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Re: Inner join vs where-clause subquery

From: Richard Huxton <dev(at)archonet(dot)com>
To: Jeremy Haile <jhaile(at)fastmail(dot)fm>
Cc: pgsql-performance(at)postgresql(dot)org
Subject: Re: Inner join vs where-clause subquery
Date: 2006-12-19 20:02:35
Message-ID: 4588455B.8040906@archonet.com (view raw or flat)
Thread:
Lists: pgsql-performance
Jeremy Haile wrote:
> Here's the query and explain analyze using the result of the sub-query
> substituted: 
> 
> QUERY
> explain analyze select min(nlogid) as start_nlogid,
>        max(nlogid) as end_nlogid,
>        min(dtCreateDate) as start_transaction_timestamp,
>        max(dtCreateDate) as end_transaction_timestamp
> from activity_log_facts
> where nlogid > 478287801
> and dtCreateDate < '2006-12-18 9:10'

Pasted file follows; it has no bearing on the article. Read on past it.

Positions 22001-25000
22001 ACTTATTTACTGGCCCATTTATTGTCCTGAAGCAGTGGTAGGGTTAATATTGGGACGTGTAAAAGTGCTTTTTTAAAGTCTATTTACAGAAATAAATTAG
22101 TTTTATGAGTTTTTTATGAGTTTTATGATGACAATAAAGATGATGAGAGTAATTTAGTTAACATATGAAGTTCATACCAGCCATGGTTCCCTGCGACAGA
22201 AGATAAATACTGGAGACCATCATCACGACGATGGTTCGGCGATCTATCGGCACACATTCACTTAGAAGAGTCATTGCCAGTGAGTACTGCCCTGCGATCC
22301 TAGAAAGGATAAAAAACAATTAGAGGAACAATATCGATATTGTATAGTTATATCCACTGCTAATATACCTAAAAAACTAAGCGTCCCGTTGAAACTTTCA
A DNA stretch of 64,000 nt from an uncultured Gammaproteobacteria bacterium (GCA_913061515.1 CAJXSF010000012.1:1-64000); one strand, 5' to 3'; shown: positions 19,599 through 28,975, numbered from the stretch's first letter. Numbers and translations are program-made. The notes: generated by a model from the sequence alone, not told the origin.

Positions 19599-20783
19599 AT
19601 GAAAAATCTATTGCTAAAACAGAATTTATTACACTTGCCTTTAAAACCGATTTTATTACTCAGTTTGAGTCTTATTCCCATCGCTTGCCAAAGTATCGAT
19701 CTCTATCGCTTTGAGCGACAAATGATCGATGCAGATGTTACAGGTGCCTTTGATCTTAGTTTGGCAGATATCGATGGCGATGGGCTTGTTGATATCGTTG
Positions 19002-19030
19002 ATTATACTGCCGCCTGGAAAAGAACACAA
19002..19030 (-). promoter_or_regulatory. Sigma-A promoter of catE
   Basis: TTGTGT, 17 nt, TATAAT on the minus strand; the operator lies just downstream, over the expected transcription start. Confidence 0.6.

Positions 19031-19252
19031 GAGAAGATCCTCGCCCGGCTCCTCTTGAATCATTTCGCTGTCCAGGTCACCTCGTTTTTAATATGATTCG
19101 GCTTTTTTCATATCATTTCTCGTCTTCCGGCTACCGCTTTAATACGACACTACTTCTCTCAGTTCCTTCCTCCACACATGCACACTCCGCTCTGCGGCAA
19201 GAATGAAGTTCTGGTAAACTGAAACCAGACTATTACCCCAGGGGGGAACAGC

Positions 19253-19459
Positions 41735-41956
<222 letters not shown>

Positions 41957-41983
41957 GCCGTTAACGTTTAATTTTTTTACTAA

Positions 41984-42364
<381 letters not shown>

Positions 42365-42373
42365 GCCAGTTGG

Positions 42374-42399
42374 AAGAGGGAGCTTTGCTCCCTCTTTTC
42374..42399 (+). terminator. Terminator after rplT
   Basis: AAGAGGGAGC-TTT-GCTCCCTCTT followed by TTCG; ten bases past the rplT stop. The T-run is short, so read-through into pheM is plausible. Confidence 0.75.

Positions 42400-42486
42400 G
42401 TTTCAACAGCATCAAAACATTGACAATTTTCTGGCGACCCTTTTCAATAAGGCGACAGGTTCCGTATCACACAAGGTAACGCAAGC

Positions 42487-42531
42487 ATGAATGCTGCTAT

> 
> EXPLAIN ANALYZE
> Aggregate  (cost=657.37..657.38 rows=1 width=12) (actual
> time=0.018..0.019 rows=1 loops=1)
>   ->  Index Scan using activity_log_facts_nlogid_idx on
>   activity_log_facts  (cost=0.00..652.64 rows=472 width=12) (actual
>   time=0.014..0.014 rows=0 loops=1)
>         Index Cond: (nlogid > 478287801)
>         Filter: (dtcreatedate < '2006-12-18 09:10:00'::timestamp without
>         time zone)
> Total runtime: 0.076 ms
> 
> 
> Sorry if the reason should be obvious, but I'm not the best at
> interpreting the explains.  Why is this explain so much simpler than the
> other query plan (with the subquery)?

Because it's planning it with knowledge of what "nlogid"s it's filtering 
by. It knows it isn't going to get many rows back with nlogid > 
478287801. In your previous explain it thought a large number of rows 
would match and was trying not to sequentially scan the 
activity_log_facts table.

Ideally, the planner would evaluate the subquery in your original form 
(it should know it's only getting one row back from max()). Then it 
could plan the query as above. I'm not sure how tricky that is to do though.

-- 
   Richard Huxton
   Archonet Ltd

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Subject: Re: Inner join vs where-clause subquery
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